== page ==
(PhysOrg.com) -- Energy storage continues to be the number one question mark in discussions about the grid. We can gather enough energy from sun and wind systems but engineers still scratch their heads over the best materials and processes in which to store the energy. Lead batteries have figured low on the wish list for smartest solutions. One energy watching web site has put it politely, describing lead batteries as a temperamental child having dubious merit.
But Axion Power, a New Castle, Pennsylvania, company, is talking up a storm about their unique way of putting lead at the top of the list, especially regarding discussions about energy storage for the grid.
Axion is aggressively telling customers, customer prospects and the grid-erati at large that their lead-carbon batteries and energy storage systems represent the best value/performance fit for battery energy storage applications.
Axion is the developer of lead-carbon (PbC) batteries, which are giving new respectability to the utterance of the word lead. Its product incorporates the lead acid battery structure--same case, cover, separator, electrolyte and positive platebut with something proprietary. The PbC battery is a combination of conventional lead-acid battery lead-dioxide positive electrode with a proprietary activated-carbon supercapacitor-like negative electrode.
According to reports, Axion has been able to improve the durability and charge rate while reducing weight over the typical lead battery by 30 percent. One advantage that Axion points to is the batterys fast rate of charge--minutes or even seconds depending on the application. Another advantage the company points to is that its PbC batteries are fully recyclable and a fraction of the cost of non-recyclable chemistries.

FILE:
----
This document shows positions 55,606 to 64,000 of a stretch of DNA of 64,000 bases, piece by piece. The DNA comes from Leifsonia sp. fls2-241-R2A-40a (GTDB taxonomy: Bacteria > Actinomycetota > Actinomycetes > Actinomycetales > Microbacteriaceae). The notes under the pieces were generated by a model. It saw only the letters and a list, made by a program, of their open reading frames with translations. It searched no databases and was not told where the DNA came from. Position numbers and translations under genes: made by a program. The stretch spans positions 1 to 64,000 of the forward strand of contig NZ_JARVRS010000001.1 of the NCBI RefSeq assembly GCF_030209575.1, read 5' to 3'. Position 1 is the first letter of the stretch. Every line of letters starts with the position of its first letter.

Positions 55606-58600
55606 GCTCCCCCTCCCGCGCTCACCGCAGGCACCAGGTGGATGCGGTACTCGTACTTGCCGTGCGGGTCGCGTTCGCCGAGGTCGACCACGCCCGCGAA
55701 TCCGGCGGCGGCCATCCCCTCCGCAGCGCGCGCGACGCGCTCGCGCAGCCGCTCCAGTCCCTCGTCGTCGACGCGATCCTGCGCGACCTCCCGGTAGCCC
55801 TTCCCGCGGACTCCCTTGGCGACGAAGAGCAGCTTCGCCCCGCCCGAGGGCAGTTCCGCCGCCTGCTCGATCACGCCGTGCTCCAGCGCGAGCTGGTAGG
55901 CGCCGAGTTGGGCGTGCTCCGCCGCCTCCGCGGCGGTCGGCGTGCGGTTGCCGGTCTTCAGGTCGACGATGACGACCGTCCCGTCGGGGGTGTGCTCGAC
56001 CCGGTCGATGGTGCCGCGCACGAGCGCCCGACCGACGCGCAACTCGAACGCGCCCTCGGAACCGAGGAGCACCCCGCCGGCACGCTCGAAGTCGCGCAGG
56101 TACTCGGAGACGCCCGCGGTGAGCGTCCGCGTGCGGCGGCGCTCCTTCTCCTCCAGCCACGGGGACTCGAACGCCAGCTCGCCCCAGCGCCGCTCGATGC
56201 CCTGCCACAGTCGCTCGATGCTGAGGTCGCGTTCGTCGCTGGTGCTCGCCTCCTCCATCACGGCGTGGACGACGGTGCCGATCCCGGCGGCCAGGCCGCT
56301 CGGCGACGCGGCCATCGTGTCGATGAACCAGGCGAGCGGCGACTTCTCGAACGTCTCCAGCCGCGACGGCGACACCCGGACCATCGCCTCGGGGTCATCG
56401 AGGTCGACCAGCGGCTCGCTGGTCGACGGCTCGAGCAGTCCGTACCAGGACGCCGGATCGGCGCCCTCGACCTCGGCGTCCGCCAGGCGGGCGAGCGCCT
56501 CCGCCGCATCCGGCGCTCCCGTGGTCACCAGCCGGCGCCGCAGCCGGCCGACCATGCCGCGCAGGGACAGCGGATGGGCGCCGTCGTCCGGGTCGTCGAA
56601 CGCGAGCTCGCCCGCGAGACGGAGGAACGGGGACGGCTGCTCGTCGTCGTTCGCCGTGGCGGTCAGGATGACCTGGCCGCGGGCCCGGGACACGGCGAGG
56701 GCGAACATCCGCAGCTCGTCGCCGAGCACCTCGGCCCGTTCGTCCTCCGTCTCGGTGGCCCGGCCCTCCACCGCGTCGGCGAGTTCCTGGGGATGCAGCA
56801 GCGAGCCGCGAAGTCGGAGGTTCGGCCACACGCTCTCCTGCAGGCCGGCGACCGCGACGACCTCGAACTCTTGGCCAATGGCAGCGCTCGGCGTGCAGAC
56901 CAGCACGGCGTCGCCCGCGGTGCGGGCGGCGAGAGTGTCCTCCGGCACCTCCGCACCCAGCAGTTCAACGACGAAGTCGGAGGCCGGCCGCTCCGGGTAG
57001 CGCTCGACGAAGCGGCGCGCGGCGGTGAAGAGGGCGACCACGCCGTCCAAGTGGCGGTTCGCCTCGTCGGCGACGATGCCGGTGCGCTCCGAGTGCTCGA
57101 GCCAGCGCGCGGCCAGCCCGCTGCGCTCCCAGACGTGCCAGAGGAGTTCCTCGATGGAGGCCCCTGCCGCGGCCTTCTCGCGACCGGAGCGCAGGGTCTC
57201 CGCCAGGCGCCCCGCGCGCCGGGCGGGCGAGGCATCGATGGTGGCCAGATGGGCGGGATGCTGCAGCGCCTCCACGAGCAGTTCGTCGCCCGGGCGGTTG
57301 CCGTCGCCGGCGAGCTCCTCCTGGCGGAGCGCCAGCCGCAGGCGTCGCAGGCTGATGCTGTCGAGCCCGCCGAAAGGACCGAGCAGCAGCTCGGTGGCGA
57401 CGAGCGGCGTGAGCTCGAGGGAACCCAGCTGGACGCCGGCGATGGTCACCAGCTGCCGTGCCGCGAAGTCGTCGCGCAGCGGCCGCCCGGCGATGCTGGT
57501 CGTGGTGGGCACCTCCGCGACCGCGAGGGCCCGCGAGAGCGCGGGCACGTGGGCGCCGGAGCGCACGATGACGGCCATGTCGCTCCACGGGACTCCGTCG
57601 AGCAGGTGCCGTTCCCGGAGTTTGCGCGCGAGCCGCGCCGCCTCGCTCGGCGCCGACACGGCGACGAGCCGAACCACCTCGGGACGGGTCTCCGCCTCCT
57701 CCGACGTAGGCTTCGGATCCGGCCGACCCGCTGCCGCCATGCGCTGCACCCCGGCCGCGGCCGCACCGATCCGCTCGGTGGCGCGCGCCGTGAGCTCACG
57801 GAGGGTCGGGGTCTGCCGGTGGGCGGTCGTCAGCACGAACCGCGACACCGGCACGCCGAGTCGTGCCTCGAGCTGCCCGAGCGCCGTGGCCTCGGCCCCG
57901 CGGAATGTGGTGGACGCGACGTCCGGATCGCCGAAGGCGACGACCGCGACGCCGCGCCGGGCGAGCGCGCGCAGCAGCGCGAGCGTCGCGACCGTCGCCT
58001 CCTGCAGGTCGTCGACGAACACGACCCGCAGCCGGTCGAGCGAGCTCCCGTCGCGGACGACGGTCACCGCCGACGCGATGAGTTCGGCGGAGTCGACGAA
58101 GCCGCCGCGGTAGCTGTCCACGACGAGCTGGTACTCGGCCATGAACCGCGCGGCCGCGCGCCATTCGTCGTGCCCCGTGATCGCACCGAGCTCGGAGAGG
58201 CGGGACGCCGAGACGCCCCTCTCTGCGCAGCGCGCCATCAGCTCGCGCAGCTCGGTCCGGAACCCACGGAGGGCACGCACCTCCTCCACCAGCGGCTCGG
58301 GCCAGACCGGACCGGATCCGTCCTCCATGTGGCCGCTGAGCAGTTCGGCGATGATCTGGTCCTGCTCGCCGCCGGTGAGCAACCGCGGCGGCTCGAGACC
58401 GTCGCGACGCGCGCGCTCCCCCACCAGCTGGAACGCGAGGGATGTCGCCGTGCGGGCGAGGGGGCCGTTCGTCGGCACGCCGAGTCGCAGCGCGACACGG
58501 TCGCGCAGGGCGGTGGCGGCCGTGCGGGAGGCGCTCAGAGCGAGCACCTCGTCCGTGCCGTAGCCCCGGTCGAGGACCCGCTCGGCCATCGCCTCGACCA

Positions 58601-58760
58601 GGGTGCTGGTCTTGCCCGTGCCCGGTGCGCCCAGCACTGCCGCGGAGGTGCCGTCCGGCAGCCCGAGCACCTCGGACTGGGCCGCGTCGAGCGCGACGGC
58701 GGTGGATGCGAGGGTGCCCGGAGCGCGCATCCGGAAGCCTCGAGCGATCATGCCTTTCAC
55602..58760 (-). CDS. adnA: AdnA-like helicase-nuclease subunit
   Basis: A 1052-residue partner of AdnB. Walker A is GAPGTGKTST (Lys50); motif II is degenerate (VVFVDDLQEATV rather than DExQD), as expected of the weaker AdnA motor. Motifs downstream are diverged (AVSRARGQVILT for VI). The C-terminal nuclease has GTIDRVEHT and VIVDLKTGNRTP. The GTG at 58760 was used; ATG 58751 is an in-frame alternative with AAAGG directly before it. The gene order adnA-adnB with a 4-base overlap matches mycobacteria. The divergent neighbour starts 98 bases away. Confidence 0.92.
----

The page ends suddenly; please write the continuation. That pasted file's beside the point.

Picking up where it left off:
Axion CEO Tom Granville, summing up the strengths of his business, said that companies have always been talking about storage as an important component but the problem has been that the storage is either too expensive or that it requires too much maintenance. Our battery fits in the middle of that.
Latest reports are that Axion Power is making the right impressions. A press release was sent out earlier this month reporting that Axion was awarded a purchase order from SilTek Inc. confirming participation in a Zero Energy Building in the Washington DC Naval Yard. Axion will provide an array of its batteries, electronics and battery management system that represents its "mini-Cube" concept based on scalability of its primary PowerCube. (The PowerCube is essentially a shipping container packed with electronics and Axions batteries. The PowerCube integrates the batteries, power electronics, safety systems and computer controls into a complete module.) The mini-Cube will provide demand response energy storage that will be grid network tied, will be linked to a 32kW solar panel array and will supply standby power service for this Zero Energy Administration Building.
The project is underwritten by the US Navy. The purchase order calls for Axion's work to begin in January with the full 36 PbC battery mini-PowerCube system to be completed in the first quarter of 2012. The principal contractor for the project is SilTek.
CEO Granville said it was a significant step forward; it comes on the heels of November's integration of his companys PbC PowerCube onto the PJM network, a transmission organization to ensure the reliability of the high-voltage electric power system serving people in 13 states and the District of Columbia.
Explore further: French bill seeks to boost renewable energy, cut nuclear use